Grace and Courtesy and concern for others: offering food, saying “please” and “thank you”, and other good manners appropriate to the child’s culture, modelled by adults for very young children.
-The Joyful Child Montessori, Global Wisdom for Birth to Three – Susan Mayclin Stephenson
In our house that translates into spending time as a family doing activities that the boys enjoy.
The easiest and often most rewarding is to go for a walk.
Today we stopped at the playground first. All of us model gentle respectful language with each other. Anthony is a great role model for Quentin. He is calm, and speaks respectfully to him.
“Quentin, would you like a turn with the wheel?”
Besides all this modelling we also just had a lot of fun.
We stopped at a local shop for some freshly made “sweets” and coffee. Then we walked home.
The rainy season will return soon. It’s nice to take advantage of the good days.
Back at home, when I had finished putting things away, I came out to the front yard to find this:
Sometimes when the day has been long and hard, the boys and I all climb up on the “big bed” and tickle, laugh and snuggle.
Quentin experimented with sound by covering and uncovering his ears.
This book is one of the gentlest, guides to Montessori in the home I have ever read.
Broken into three parts (the 1st year, 1-3 yr olds, adults roll) it uses clear language to describe the different Sensorial Periods, and how a home environment can be easily modified by parents to help us support the immense inner potential of a child beginning at the hour of their birth. Not wanting to step on the toes of anyone else that has reviewed this book, I wanted to write about how this book made me feel.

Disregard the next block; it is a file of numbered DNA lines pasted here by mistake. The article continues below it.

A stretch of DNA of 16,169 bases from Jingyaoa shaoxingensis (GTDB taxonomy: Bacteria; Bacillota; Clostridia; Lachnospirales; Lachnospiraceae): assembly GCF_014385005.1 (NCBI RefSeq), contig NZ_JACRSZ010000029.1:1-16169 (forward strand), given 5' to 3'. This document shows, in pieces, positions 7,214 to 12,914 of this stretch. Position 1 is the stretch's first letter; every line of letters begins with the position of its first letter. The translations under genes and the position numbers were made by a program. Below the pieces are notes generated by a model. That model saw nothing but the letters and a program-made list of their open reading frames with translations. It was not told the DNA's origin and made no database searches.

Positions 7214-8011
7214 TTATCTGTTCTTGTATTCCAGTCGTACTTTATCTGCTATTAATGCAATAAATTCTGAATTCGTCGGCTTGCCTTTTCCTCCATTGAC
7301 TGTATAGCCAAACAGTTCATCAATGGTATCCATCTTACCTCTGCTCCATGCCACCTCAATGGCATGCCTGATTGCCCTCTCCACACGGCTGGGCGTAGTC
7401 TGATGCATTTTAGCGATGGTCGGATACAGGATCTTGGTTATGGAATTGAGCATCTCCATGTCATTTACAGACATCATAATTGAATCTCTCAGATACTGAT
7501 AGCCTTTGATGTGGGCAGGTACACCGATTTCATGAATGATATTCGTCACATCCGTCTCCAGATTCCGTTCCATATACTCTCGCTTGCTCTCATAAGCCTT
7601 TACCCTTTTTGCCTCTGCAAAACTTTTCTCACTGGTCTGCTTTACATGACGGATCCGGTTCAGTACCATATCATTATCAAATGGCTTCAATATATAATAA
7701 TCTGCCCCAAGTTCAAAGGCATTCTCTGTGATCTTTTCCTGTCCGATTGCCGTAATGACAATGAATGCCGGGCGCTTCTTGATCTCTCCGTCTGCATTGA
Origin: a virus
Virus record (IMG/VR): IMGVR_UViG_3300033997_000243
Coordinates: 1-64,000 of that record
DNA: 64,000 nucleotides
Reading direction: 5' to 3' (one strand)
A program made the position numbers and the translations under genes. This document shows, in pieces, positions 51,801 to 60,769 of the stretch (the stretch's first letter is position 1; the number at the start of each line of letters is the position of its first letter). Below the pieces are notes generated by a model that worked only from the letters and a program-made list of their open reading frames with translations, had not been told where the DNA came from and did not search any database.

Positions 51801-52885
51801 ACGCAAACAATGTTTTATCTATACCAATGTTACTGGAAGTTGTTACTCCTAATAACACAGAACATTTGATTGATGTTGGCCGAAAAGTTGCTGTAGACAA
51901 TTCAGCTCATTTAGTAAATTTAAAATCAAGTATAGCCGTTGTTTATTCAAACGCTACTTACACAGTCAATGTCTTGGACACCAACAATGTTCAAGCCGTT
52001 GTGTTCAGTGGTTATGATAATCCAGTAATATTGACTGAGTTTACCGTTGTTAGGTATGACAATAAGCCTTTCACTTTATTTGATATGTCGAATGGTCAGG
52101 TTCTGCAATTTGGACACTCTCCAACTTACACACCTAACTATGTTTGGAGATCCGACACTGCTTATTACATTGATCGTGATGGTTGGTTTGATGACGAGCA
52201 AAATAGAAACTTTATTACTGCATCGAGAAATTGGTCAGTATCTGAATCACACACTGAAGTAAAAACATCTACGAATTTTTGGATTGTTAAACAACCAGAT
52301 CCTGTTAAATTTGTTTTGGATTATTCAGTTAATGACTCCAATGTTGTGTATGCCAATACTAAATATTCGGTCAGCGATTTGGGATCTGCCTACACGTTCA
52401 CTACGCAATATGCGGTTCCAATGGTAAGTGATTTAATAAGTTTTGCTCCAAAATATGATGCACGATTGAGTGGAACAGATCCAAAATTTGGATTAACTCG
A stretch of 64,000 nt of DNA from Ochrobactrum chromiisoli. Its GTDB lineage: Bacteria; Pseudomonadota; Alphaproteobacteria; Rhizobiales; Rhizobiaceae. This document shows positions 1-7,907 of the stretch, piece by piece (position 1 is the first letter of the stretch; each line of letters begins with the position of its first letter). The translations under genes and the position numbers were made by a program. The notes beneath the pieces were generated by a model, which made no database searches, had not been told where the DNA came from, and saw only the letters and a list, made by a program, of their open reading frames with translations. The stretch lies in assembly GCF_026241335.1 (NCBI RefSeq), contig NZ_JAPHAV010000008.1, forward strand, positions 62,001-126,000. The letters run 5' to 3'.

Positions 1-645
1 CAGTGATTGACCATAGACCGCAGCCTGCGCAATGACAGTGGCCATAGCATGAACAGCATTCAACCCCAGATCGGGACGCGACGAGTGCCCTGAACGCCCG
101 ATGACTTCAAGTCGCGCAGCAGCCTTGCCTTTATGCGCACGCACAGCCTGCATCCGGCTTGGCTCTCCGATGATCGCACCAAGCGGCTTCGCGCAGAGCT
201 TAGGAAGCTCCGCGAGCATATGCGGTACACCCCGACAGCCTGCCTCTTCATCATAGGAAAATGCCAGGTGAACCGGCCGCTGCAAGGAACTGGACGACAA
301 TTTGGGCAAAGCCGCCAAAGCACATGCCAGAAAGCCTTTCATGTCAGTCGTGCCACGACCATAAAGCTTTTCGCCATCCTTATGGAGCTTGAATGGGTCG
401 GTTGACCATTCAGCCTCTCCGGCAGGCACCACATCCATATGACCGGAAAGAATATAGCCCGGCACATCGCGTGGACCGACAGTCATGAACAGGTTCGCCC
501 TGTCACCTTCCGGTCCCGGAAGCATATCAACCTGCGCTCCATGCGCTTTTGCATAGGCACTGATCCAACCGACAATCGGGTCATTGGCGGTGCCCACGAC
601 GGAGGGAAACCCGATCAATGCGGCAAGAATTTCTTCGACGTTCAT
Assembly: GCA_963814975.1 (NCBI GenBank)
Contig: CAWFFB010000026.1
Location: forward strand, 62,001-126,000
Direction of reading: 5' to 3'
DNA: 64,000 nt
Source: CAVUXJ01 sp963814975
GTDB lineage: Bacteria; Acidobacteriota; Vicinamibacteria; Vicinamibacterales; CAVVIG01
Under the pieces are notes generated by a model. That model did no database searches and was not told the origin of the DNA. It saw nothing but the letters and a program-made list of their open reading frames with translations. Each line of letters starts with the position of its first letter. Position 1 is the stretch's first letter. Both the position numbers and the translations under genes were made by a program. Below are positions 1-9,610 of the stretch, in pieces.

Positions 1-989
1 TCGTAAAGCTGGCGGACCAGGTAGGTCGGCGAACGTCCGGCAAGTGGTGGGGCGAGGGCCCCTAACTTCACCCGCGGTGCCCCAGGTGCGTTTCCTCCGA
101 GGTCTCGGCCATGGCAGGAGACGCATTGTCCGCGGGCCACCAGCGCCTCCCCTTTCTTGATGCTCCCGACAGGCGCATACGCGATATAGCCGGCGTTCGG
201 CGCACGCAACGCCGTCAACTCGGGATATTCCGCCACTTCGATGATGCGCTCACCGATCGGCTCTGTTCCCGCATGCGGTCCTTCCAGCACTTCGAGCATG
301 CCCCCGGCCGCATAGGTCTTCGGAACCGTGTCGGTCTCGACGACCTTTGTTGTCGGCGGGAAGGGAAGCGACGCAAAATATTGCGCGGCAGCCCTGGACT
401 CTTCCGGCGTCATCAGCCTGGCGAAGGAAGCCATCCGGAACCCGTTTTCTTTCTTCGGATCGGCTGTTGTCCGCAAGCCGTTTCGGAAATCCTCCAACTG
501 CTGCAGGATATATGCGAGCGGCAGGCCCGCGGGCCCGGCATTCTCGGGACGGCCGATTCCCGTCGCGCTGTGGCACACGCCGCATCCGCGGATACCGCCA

As I said I was surprised how it reads like a novel, not a “Montessori Text”. It didn’t make me feel confused, or “dumb”. Instead it showed pictures. Lots of pictures all the way through of children using materials, and parents offering experiences to young children. Many of the pictures I felt a connection with because we have done the same thing with our boys.
There are no charts or graphs. Nothing to put that terrible little seed of “my child doesn’t do that” into my brain. Instead the book simply speaks of things to try in the general age groups mentioned above.
A mat on the floor, in a room that has been completely prepared for safety, allows a child to come and go, exercising all his developing abilities.
I would recommend this book to anyone who is pregnant and interested in Montessori. I would also recommend it to those parents that are like me: seeking a simple, gentle, but thorough guide of how their child sees the world, and what we can offer them in support of themselves.
For anyone that can’t see what’s in the background…..it’s an Elementary School.
Very disturbing indeed.
A Prepared Environment: A natural, beautiful space that is prepared with cognitive and social developmentally sequenced materials.
At 15 months he’s walking (sort of) and going through an intense Sensitive Period for vocabulary.
With this in mind, I have put some new activities on Quentin’s shelves.
From top left: A basket of animals featured here. Next, a Practical Life dry pouring work. This is his second dry pouring activity and he is really refining his coordination of the wrist. His pouring has gotten much better. Next, his Fruit &Veg nomenclature cards featured here. I’ve put 3 pairs in the tray: apple, banana, carrot. He recognizes each picture, but doesn’t always match the carrot correctly. Last on the top is a DIY imbucare box with a rectangle block. I’ve just switched out the round cylinder box he had there before. Sometimes he forgets that you have to turn the rectangle to fit the sides properly, but mostly he gets it. This won’t engage him much longer.
From bottom left: A tray of wooden painted acorns for colour matching. Quentin actually prefers to use this as a touch sensorial material. Over and over he picks up as many acorns as he can in one little fist and then carefully puts them back in the tray (not matched to the proper colour). Next a shape puzzle. He can now take out all the shapes and put them back correctly. Next, a DIY clothes pin pincer grasp activity. He mostly still pulls the pins straight off without the ability to “pinch” them open. However, I continue to demonstrate the correct way and leave it at that. Lastly a lock box. Thanks to Rachel for her insight on this amazing material. He can now work most of the bigger locks. Although it is too heavy for him to carry, he still drags it out and uses it everyday.
I finally decided on this work mat from Montessori Services. It works well for Quentin as it is not too heavy.